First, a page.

Friday, January 31, 2014

Foodie Friday: Dark Chocolate Coconut Milk Smoothie

I never really liked coconut in any form until I was introduced to homemade coconut milk ice cream. Have you ever made it? If not, go and make some now because wow, it's delicious! Anyway, I still don't like raw or shredded coconut but butter, full-fat milk, oil and flour I am totally crushing on right now. I made coconut flour tortillas yesterday and had a little milk leftover. I've been seeing all kinds of smoothie variations around lately so I decided to whip up my own version. 

***Before you blend, think about a few things. As it is written below, this isn't a super sweet smoothie so don't expect it to taste like a Wendy's Frosty. If you want it sweeter use a super ripe banana and extra honey. Also, if you want a cold version, freeze the banana, chill your milk and add a little ice.***

Dark Chocolate Coconut Milk Smoothie

1 banana
1 c full-fat coconut milk 
1/2 c filtered water
1 tsp vanilla
1 TBS 100% dark cocoa powder
1 tsp honey
pinch of cinnamon 
crushed ice (optional)

Blend all ingredients until smooth. Boom. Done. Now drink it!

*You could also change up the flavor by adding nutmeg, mint, raspberries or a little heat from chilies. 

Monday, January 27, 2014

Closet Flashback: The Cosmo Bag

Yikes….I already made this bag 3 years ago (original post here). This is yet another pattern that I sewed up while on a serious Amy Butler bender a few years back. It's interfaced with fusible fleece because i wanted a soft, squishy bag that I could throw in the back of my closet and not worry about getting permanent interfacing creases.

It's held up well and has been used a lot. It serves as a nice overnight bag or farmers market type bag.

It has pockets on both sides that are the perfect size for a bottle of water.

There are several pleat details that help shape the top.

I added a few little pockets on the inside. It's actually pretty cavernous so having a cell phone pocket was necessary. Please pardon the fuzzies at the bottom of the bag. I clearly need to spend some time with a lint roller.

This is one of those projects that while I really like the fabric and button combinations, I can't help but stare at my lines of stitching. I must've been in a frenzy because they lack let's say, my usual attention to detail. Oh well…just don't look too close ;)

I would definitely make this bag again IF I needed another huge bag. I've mentioned this before but my bag collection has turned into a Russian nesting doll situation. I kid you not…when I found this in my closet and dumped out the contents there were literally 15 OTHER bags of varying size inside. 

Friday, January 24, 2014

Foodie Friday: Spaghetti Squash "Hash Browns"

I absolutely love a good hash brown. My Dad makes the best ones in the entire world…seriously, they're legendary.  However, white potatoes and I are having a bit of a falling out and it's very rare that I eat them in any form (**full disclosure: although sometimes I eat Whataburger fries with spicy ketchup…it's shameful, I know :)**). Anyway, I digress. I've been crushing pretty hard on spaghetti squash lately and had some leftover in my fridge. I was feeling nostalgic for my Padre's cooking this morning and decided to try to make faux-browns with squash. It may sound a little weird but it was actually pretty darn delicious.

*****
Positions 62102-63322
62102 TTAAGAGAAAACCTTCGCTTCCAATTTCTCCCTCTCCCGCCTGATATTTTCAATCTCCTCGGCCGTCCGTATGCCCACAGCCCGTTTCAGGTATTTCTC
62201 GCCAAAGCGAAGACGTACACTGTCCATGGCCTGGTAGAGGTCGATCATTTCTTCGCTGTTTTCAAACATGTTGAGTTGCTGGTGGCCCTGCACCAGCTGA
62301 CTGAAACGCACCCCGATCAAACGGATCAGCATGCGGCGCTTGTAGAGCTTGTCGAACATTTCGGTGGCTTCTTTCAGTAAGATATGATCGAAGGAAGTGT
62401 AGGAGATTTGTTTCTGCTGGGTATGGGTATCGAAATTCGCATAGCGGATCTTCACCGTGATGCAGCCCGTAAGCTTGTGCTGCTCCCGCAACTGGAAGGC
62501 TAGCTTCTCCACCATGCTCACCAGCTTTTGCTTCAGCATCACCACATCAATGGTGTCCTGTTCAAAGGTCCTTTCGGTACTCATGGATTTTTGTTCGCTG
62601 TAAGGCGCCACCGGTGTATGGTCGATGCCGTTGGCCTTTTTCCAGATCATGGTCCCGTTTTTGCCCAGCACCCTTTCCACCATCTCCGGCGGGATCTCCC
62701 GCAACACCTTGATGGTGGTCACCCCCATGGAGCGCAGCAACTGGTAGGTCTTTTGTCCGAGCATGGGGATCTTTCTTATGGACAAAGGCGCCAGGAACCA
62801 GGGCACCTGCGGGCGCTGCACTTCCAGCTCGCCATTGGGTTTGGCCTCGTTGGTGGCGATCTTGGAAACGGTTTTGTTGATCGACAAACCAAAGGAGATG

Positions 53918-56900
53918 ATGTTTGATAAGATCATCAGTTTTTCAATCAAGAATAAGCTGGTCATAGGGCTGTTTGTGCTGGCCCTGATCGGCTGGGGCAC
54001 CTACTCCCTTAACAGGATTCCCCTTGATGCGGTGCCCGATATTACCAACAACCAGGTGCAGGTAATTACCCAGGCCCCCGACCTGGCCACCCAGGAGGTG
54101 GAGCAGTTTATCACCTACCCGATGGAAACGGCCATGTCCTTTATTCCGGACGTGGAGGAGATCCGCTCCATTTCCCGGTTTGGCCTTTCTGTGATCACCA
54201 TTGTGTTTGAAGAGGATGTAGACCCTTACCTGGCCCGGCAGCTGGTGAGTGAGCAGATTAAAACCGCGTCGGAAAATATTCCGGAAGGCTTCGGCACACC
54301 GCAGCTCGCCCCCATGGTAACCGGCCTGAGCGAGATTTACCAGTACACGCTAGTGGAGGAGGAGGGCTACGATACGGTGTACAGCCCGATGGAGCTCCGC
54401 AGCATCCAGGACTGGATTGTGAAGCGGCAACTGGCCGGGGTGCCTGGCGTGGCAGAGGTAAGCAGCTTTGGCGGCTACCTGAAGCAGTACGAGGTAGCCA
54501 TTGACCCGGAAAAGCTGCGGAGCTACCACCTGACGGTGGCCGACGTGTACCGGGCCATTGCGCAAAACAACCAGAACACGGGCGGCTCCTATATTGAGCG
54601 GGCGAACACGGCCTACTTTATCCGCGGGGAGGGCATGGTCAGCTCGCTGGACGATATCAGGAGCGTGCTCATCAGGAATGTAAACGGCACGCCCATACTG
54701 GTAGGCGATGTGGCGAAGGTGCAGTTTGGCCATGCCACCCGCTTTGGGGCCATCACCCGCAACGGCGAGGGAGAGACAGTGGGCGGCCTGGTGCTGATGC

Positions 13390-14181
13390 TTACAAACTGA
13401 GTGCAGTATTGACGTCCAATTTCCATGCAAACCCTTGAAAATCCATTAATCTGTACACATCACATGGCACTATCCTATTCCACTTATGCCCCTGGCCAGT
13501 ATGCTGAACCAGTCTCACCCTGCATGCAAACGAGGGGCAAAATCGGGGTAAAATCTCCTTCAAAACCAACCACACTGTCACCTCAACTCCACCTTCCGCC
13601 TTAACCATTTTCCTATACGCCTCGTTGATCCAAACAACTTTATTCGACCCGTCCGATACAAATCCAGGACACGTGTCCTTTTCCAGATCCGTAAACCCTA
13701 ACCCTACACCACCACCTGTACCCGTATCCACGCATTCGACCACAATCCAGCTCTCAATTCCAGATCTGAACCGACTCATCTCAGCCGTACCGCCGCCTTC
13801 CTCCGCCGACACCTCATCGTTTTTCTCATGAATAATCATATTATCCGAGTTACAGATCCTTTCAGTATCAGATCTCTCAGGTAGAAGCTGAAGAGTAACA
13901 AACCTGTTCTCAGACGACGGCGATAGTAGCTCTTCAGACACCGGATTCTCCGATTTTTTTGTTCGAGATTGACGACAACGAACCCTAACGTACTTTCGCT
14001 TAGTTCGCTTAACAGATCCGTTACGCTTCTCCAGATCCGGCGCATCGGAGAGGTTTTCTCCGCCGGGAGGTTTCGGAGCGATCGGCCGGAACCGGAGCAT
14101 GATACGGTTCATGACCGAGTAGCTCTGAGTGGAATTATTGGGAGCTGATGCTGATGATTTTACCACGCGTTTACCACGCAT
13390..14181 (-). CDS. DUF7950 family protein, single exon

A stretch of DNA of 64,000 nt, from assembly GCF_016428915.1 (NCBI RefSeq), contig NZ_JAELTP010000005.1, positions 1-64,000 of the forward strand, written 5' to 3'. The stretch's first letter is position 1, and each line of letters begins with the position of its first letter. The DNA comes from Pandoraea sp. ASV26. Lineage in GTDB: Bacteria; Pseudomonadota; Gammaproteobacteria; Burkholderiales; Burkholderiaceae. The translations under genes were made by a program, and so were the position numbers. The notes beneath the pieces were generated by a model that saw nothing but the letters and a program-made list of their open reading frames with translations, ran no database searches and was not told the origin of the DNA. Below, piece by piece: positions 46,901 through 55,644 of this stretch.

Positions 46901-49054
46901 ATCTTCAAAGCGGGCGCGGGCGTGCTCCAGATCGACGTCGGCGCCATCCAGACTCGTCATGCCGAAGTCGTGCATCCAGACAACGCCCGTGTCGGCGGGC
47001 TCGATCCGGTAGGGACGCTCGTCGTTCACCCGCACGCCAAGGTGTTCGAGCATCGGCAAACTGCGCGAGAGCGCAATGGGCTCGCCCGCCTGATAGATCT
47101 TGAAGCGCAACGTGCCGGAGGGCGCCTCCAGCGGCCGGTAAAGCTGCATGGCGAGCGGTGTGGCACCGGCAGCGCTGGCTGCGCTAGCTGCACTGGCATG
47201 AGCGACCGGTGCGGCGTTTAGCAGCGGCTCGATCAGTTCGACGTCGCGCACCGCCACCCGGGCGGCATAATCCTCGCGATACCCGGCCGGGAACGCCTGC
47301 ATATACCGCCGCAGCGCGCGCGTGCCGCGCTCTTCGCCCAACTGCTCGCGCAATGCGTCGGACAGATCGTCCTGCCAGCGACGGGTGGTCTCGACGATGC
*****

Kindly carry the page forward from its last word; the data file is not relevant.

Spaghetti Squash "Hash Browns" - serves 2

2-3 c cooked spaghetti squash threads
1 TBS organic coconut oil or ghee
1 TBS organic coconut flour
1 egg
1 TBS+ dried basil
1-2 tsp garlic powder
1 tsp onion powder
red pepper flakes - to taste…I use A LOT
1/2 - 1 tsp fresh black pepper
Pinch of sea salt

Heat the coconut oil in a large skillet over medium heat. While the oil is warming, mix all the other ingredients together. Once the oil is hot enough, throw the squash mixture into the skillet and cook stirring occasionally to make sure nothing burns and so that everything is cooked and takes on a lovely golden brown color. This only took 5ish minutes FYI. Once they are browned to your liking, EAT THEM!  

PS - I'd like to clarify something too…while these do brown, they don't get that nice crunchy, crust that potato hash browns do. So now you know.

Thursday, January 23, 2014

Christmas Dress

Here I am, finally posting a few pictures of my daughter's Christmas dress. She had seen a doll dress in the American Girl catalog that she really liked, and asked me to make her a dress like that, and one to match her doll. The dress had a square neck and a ruffle. It also had some sort of fancy ruched belt which I left off. I went back and forth with my fabric choice, because hello....this fabric is BOLD! I found it at a yard sale last fall: 6 yards of heavy upholstery fabric for $10. Can't beat that! I knew I had plenty of fabric to play around with pattern matching. I must say, matching the pattern on this dress made me giddy. I found a simple Simplicity pattern from their Project Runway collection and used it as a base. I added a lining so the ruffle would stand properly and so it would cover the fraying edges of the upholstery fabric.

Because of the construction (I added a side zip) I ended up having to hand stitch about 2/3 of the lining. For the ruffle, I lucked out and used the already-hemmed tie from a dress Mom made a while back. I just cut narrow strips and gathered them along the raw edge.

 For the hem, I used horsehair braid which despite being a misnomer is really nifty stuff. Although it used to be made of horsehair long ago, it is now made from nylon/polyester. It is a tape that you can sew into hems to give them a little extra body. I have used it a few times, namely in the 1880's ballgown I made, and in my wedding dress. I wanted this dress to have a flouncy hem without having to bother with a crinoline, because after all, that would be a pain in the arse. I also added a bejeweled zipper pull, which I forgot to photograph. A few months ago I had made my daughter a skirt with a dressy zipper and she thought the zipper pull was so fancy. For this zipper, I used a jewelry pin and a few pretty beads and bent the end into a loop to hang from the zipper pull. She was thrilled!